Upland black spruce/jack pine forests, lowland black spruce, young jack pine and open and treed peatlands and muskeg are also selected during summer. Use lichen and low muskeg vegetation.
In some areas, sites with abundant arboreal lichen are selected during summer.

Rutting

Mature forests.
Upland black spruce/jack pine forests, lowland black spruce, young jack pine and open and treed peatlands and muskeg during summer.

Winter

Treed peatlands, treed bog and treed fen and open fen complexes with > 50% peatland coverage with high abundance of lichens.
Use of small lakes, rock outcrops on lakes for lichen access.
Mature forest > 50 yrs old.
Upland black spruce/jack pine forests, lowland black spruce, young jack pine and open and treed peatlands.

Avoidance

Avoid upland and fen habitats, aspen dominated stands, immature stands and large rivers all year round.
Avoid matrix-type habitat, including areas with abundant shrubs, disturbed/fragemented habitats, hardwood/deciduous dominated forest stands, and edge habitat.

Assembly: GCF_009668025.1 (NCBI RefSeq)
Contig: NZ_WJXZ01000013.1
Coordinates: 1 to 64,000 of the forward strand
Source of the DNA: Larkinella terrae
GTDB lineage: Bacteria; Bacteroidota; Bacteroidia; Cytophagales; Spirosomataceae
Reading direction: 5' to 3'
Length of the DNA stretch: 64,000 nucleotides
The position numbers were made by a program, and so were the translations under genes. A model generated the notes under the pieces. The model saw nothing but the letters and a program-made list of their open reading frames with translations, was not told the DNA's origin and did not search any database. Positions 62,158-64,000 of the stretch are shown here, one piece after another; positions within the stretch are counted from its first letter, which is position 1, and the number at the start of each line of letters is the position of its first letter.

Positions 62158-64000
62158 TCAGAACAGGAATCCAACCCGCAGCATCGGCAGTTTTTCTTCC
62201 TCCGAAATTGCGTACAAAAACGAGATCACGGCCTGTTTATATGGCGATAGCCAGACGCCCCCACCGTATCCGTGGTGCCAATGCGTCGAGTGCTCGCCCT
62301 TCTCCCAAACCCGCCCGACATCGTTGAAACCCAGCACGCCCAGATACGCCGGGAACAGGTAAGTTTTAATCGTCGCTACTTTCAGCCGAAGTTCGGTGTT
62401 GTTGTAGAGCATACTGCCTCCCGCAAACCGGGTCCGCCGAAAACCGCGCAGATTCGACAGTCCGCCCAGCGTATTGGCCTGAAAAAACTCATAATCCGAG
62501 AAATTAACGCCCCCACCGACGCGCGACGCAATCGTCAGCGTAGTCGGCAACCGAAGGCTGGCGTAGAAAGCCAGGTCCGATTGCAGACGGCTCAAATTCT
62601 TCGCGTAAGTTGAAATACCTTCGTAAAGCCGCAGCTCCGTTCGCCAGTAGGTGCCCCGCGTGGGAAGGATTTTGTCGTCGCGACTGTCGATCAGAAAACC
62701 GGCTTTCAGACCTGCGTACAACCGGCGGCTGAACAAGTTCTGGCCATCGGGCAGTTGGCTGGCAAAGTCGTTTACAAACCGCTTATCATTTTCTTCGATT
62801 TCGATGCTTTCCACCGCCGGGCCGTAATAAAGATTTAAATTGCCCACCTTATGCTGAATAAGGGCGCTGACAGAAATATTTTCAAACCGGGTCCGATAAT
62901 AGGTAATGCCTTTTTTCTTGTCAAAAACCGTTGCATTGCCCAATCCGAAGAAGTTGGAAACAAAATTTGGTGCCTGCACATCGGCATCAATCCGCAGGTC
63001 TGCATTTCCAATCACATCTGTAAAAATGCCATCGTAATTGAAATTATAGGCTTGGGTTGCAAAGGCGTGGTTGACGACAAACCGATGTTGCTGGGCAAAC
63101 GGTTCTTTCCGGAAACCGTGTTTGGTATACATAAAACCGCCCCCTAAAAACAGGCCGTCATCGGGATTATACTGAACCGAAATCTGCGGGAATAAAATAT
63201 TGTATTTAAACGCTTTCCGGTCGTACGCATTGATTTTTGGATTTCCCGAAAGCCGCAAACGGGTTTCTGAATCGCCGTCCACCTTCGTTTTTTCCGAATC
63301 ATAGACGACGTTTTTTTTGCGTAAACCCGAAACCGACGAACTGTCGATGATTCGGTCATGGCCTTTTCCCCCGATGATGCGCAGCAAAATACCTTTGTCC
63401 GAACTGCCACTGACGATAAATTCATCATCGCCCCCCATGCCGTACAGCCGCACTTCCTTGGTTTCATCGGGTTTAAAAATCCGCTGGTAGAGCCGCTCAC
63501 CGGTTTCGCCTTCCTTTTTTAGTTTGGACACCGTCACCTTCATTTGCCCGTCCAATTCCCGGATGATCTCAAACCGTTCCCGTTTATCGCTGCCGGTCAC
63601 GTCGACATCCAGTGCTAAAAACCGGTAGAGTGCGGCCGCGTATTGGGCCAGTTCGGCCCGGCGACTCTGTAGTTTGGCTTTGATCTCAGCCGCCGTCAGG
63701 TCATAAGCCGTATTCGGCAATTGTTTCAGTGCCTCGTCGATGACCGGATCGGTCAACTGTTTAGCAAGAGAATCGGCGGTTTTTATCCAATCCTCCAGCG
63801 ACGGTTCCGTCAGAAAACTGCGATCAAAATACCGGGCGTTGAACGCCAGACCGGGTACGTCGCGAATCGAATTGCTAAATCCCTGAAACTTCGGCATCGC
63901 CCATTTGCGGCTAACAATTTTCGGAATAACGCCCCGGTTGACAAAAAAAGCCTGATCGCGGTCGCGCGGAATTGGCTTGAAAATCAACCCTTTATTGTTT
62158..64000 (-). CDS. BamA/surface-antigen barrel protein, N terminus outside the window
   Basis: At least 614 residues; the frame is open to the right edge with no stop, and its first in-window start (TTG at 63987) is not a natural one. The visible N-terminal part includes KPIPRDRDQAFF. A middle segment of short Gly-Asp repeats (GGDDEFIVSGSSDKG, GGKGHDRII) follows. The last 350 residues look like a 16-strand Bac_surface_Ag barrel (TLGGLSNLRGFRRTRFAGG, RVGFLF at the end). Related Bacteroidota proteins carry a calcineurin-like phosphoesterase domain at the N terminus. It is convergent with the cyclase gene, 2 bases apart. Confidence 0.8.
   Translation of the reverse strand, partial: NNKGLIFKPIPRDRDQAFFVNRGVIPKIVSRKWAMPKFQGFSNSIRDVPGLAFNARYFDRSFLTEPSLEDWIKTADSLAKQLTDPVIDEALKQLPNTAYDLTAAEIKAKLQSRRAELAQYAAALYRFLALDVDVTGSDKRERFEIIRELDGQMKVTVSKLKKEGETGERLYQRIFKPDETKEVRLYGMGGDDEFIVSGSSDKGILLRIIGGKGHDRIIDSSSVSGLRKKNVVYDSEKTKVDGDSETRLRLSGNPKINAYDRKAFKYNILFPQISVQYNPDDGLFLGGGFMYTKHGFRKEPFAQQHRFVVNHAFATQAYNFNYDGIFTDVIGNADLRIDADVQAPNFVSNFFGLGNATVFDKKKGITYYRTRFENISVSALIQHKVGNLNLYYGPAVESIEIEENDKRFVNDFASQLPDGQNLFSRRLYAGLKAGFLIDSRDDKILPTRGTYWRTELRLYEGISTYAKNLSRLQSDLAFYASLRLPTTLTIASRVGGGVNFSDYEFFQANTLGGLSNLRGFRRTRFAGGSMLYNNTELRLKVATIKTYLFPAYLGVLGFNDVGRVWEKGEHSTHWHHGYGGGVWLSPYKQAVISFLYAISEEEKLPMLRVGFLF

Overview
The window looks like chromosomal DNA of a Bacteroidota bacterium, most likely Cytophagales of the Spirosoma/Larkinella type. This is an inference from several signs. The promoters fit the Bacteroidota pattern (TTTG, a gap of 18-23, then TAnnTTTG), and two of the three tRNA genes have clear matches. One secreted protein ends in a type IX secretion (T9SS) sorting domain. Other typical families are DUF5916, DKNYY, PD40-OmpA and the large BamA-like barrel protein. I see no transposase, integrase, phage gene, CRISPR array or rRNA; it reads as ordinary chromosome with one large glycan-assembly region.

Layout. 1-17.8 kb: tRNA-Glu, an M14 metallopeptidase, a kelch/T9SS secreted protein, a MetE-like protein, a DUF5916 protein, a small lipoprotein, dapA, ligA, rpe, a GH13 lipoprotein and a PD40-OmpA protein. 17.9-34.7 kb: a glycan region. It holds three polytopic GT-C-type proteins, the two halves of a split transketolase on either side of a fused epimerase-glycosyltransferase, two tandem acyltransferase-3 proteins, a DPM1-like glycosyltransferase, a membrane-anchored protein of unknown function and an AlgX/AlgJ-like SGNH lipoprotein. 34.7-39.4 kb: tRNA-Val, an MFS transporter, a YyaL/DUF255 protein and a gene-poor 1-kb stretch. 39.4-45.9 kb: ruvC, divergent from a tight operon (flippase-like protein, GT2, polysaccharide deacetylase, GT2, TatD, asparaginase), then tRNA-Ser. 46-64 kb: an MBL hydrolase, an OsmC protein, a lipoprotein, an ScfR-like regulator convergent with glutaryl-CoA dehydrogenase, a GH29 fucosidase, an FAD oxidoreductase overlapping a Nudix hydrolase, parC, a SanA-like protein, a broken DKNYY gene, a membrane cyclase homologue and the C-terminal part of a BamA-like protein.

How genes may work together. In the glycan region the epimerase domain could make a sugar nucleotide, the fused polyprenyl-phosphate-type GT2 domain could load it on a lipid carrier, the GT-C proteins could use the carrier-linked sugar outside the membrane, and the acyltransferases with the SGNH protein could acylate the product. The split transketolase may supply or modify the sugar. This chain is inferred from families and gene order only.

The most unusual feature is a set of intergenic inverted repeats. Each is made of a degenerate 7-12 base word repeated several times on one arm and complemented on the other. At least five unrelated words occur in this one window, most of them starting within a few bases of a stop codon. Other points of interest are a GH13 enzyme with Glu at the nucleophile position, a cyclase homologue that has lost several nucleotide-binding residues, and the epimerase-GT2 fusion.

Avoid recent burns, main roads, seismic lines, well sites and areas with a high density of cut blocks.
Avoidance of water.

D) Additional Information:

One of two additional maps of the local population range are provided in this section. The first is a landcover map detailing the ecological composition of the range. The second is a disturbance map which reflects the areas of fire disturbance, polygonal disturbance, and linear disturbance within the local population range. Below this map is a summary of the percentage of fire and buffered anthropogenic disturbances, as well as the percent total habitat disturbance for the range.

MODIS 2005 Landcover (250m Pixels) (Generated by CCRS)
Legend reclassified by EC.
With NTDB 1:250,000 Hydrology Layer.

Two of two additional maps of the local population range are provided in this section. The first is a landcover map detailing the ecological composition of the range. The second is a disturbance map which reflects the areas of fire disturbance, polygonal disturbance, and linear disturbance within the local population range. Below this map is a summary of the percentage of fire and buffered anthropogenic disturbances, as well as the percent total habitat disturbance for the range.